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Lecturer’s name: Adam Miklósi Position: professor Organisation


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Lecturer’s name: Adam Miklósi
Position: professor
Organisation: Dept. of Ethology, Eötvös University
Address: Pázmány P. s 1c, BUDAPEST, Hungary 1117
e-mail address: amiklosi62@gmail.com
Homepage: www. http://etologia.aitia.ai





Title of the course: Cognitive Ethology





Detailed syllabus of the course, with topics addressed in each 90 minutes lecture (less than 2 pages):
DAY 1. Introduction to cognitive ethology

Darwinian evolution, Epigenesis

Classical ethology, innateness, behavioural models

Tinbergen's 4 questions, Cognitive ethology

Comparative cognition
DAY 2. Ecological and Social Cognition (Problem solving)

Approaches to learning and cognition, measuring intelligence

Forms of associative learning, Operant conditioning

Spatial cognition and orientation

Cognitive maps, causal understanding, tool use

Social cognition, Intentionality, Attention

Social cognition

DAY 3. Ethology of communication

Definition, ethological approach

Levels of communication

Adaptation and communication, evolution of communicative signals

Mating signals, bird song

Alarm signals, functional referentiality

Manipulation of information, communication networks

Language training with animals, evolution of language


DAY 4. Social learning, traditions, teaching

Definitions and categories

Adaptivity and social learning

Laboratory models of social learning, mechanisms in social learning

Neuronal mechanisms, mirror neurons

Evolutionary aspects, teaching , pedagogy

Traditions and culture
DAY 5. Consultation, written exam





Background information on the web (optional):






Short CV (less than half page):

Personal information:

Name: MIKLÓSI, Ádám

Place and date of Birth: Budapest, 25 September, 1962

Nationality: Hungarian

Profession: Biologist
Positions:

1981-1986 Eötvös L. University (Budapest, Hungary)

MSc degree in Biology


    1. Research scholarship of the Hungarian Academy of Sciences,

work at the Dep. of Ethology

1989-1996 Research assistant at the Department of Ethology

1996-2000 Postdoctoral Research Fellow at the Dept. of Ethology

2000- Associate professor

2006- Professor and Head of Department

Education:

M.Sc. at Eötvös University of Budapest (1983)



Thesis: Quantitative analysis of preda­tor avoidance in the paradise fish

(Macropodus opercularis).

Candidate of Biology (PhD), Hungarian Academy of Scien­ces (1995)

Thesis: Analysis of learning in the paradise fish

Doctor of Science (DSc), Hungarian Academy of Scien­ces (2005)



Thesis: Representational models of the living environment:

An ethological approach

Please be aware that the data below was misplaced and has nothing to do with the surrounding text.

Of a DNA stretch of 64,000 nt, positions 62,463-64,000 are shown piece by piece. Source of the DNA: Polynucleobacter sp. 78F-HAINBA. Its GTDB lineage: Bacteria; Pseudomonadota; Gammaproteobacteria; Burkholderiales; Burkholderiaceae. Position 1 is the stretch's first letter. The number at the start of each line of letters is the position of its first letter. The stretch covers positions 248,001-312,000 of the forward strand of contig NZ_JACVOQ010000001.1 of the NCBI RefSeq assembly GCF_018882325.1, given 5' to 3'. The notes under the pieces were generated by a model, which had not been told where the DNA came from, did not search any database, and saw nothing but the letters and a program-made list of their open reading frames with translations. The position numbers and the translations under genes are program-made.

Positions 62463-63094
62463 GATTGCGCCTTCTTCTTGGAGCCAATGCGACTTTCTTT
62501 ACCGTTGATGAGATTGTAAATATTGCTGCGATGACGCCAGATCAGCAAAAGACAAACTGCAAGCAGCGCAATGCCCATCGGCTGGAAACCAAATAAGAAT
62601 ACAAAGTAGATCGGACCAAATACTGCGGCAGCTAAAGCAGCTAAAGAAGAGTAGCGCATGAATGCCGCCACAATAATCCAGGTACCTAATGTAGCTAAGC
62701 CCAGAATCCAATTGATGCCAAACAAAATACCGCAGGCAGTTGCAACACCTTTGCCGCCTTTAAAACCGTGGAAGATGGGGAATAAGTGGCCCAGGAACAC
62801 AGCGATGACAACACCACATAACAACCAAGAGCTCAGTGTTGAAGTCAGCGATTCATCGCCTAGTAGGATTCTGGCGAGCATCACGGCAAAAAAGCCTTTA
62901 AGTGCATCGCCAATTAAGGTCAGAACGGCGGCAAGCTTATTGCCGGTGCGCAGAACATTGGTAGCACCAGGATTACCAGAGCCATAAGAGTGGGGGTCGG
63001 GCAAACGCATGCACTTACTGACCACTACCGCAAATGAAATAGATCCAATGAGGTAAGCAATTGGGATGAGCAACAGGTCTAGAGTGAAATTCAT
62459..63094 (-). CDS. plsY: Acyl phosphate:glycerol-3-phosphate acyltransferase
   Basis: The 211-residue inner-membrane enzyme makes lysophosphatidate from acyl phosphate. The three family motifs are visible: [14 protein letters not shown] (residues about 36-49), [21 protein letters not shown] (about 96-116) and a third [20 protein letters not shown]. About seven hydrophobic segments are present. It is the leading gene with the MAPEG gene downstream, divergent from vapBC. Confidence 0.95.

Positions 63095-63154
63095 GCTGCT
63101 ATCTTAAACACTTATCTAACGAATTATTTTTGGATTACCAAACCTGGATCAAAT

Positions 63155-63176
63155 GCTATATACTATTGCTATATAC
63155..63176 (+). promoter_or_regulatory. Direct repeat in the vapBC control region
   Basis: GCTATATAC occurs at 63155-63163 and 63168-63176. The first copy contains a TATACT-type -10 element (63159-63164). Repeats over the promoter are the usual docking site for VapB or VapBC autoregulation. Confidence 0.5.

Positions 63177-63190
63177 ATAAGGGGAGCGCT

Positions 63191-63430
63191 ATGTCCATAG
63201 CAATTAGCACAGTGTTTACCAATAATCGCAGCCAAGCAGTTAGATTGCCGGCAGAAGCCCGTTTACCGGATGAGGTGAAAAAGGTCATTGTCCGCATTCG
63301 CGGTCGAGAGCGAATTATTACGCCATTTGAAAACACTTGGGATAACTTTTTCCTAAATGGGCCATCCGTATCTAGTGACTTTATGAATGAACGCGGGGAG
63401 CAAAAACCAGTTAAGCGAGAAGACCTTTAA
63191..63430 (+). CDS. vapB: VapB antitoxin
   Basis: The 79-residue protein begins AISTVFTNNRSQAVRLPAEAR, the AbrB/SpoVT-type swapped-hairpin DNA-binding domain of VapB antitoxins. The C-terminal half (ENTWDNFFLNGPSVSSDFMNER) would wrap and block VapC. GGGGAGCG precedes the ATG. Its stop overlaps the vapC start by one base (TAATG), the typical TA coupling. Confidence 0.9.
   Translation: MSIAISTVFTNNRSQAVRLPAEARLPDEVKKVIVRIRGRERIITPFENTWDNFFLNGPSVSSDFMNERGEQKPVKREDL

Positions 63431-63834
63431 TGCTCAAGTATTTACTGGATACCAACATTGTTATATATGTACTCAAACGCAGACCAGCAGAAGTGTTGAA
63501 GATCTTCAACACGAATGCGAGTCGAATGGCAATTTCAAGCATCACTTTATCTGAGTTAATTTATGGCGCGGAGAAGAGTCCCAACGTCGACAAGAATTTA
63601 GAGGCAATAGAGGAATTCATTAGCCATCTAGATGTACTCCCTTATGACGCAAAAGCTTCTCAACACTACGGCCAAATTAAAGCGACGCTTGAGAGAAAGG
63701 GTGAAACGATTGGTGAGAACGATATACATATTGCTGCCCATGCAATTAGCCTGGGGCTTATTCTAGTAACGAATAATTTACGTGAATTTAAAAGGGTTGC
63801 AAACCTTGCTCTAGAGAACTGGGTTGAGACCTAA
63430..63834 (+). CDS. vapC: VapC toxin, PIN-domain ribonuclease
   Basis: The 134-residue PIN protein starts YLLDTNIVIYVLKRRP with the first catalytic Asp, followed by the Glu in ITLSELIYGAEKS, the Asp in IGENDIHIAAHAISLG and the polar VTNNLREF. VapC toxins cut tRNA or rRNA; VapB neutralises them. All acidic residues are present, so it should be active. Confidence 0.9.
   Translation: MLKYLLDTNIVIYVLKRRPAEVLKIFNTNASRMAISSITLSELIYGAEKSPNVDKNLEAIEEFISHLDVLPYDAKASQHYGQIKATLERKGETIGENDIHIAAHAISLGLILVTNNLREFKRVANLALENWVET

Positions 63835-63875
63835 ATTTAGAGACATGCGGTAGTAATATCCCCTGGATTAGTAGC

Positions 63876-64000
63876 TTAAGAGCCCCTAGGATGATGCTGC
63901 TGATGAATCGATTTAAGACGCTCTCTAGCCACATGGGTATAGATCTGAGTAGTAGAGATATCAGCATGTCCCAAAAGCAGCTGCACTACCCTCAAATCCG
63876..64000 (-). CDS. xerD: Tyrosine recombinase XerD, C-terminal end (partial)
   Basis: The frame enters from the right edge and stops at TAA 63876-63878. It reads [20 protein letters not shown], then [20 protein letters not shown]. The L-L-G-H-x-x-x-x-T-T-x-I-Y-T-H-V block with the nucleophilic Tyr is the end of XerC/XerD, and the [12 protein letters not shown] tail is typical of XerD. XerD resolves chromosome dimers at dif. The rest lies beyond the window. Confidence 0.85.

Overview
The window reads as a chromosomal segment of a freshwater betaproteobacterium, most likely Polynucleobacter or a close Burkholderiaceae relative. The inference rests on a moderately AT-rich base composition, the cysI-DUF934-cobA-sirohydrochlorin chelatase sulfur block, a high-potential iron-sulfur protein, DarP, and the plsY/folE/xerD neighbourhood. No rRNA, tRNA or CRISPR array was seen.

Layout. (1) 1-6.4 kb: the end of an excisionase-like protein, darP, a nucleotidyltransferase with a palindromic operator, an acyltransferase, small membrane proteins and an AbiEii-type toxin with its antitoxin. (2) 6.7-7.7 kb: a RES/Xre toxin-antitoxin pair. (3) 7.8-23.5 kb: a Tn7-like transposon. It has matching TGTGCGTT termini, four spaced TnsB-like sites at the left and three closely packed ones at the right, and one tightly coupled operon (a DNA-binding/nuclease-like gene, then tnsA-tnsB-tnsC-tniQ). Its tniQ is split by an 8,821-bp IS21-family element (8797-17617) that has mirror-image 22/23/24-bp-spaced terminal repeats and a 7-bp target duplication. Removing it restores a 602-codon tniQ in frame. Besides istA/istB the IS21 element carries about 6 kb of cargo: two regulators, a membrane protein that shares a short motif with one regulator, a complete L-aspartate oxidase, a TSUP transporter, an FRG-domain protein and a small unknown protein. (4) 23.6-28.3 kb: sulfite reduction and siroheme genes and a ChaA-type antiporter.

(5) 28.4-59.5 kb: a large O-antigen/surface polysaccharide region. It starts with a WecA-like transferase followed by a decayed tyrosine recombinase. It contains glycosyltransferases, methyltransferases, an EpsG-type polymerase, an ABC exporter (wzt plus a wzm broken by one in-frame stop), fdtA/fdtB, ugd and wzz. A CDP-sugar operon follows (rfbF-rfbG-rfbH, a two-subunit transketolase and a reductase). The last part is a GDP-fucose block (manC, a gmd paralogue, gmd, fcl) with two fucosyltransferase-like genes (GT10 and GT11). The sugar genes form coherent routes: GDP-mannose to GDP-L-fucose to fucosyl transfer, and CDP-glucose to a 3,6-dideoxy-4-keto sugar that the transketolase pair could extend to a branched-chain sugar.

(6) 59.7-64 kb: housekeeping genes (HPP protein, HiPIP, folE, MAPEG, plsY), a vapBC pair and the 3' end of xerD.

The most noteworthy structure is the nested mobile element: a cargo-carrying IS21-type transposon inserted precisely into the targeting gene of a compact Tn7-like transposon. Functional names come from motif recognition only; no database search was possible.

Research grants:

1991-1994 research grant "For the study of the use of ethological and psychological methods in behavioural genetics" (principal investigator)


1994-1998 The dog as a model for social evolution (participant)

1999-2002 Investigation of social intelligence in dogs, (participant)

2003-2006 The dog as a model for human personality

2005-2008 EU FP-6-NEST: Evolution of referential communication (participant)

2005-2008 Social learning in dogs (principal investigator)

2008-2012 EU FP 7 Living with Interactive Companions

2012-2016 Comparative Ethology Research Group





Important publications (5-10):

Miklósi, Á. 1999. The ethological analysis of imitation. Biological Review, 74, 347-374.

Pongrácz, P., Miklósi, Á., Kubinyi, E., Gurobi, K., Topál, J., Csányi, V. 2001. Social learning in dogs I. The effect of a human demonstrator on the performance of dogs (Canis familiaris) in a detour task. Animal Behaviour, 62, 1109-1117.

Miklósi, A, Kubinyi E, Topál, J, Gácsi, M., Virányi, Zs., Csányi, V. 2003. A simple reason for a big difference: wolves do not look back at humans but dogs do. Current Biology, 13, 763-766.

Topál, J., Miklósi, Á., Gácsi, M., Dóka, A., Pongrácz, P., Kubinyi, E., Virányi Zs., Csányi, V. 2009. The dog as a model for understanding human social behavior. Advances in the Study of Animal Behaviour, 39: 71-116.

Byrne, R.W., Barnard, P.J., Davidson, I., Janik, V.M., McGrew, M.C., Miklósi, Á., Wiessner, P. 2004. Understanding culture across species. Trends in Cognitive Sciences, 8, 341-346.

Miklósi, Á 2007. Dog behaviour, evolution, cognition. Oxford University Press.

Topál, J., Gergely, Gy., Erdőhegyi, Á., Csibra, G., Miklósi, Á. 2009. Differential sensitivity to human communication in dogs, wolves, and human infants. Science, 325, 1269-1272.

Faragó, T., Pongrácz, P., Miklósi, Á., Huber, L., ; Virányi, Zs., Range, F. (2010) Dogs' expectation about signalers' body size by virtue of their growls. PLOS ONE 5 (12): e15175.





Anything else (course requirements, readings list, etc):
The course material will be provided in form of Power Point print outs.
Topics are based on chapters found in the following book:

Shettleworth, S. 1998. Cognition, Evolution and Behaviour (see chapters provided)


Suggested further reading:

Byrne R. 1985. The thinking ape

Davey, Ecological learning theory

Miklósi, Á 2007. Dog behaviour, evolution, cognition. Oxford University Press.




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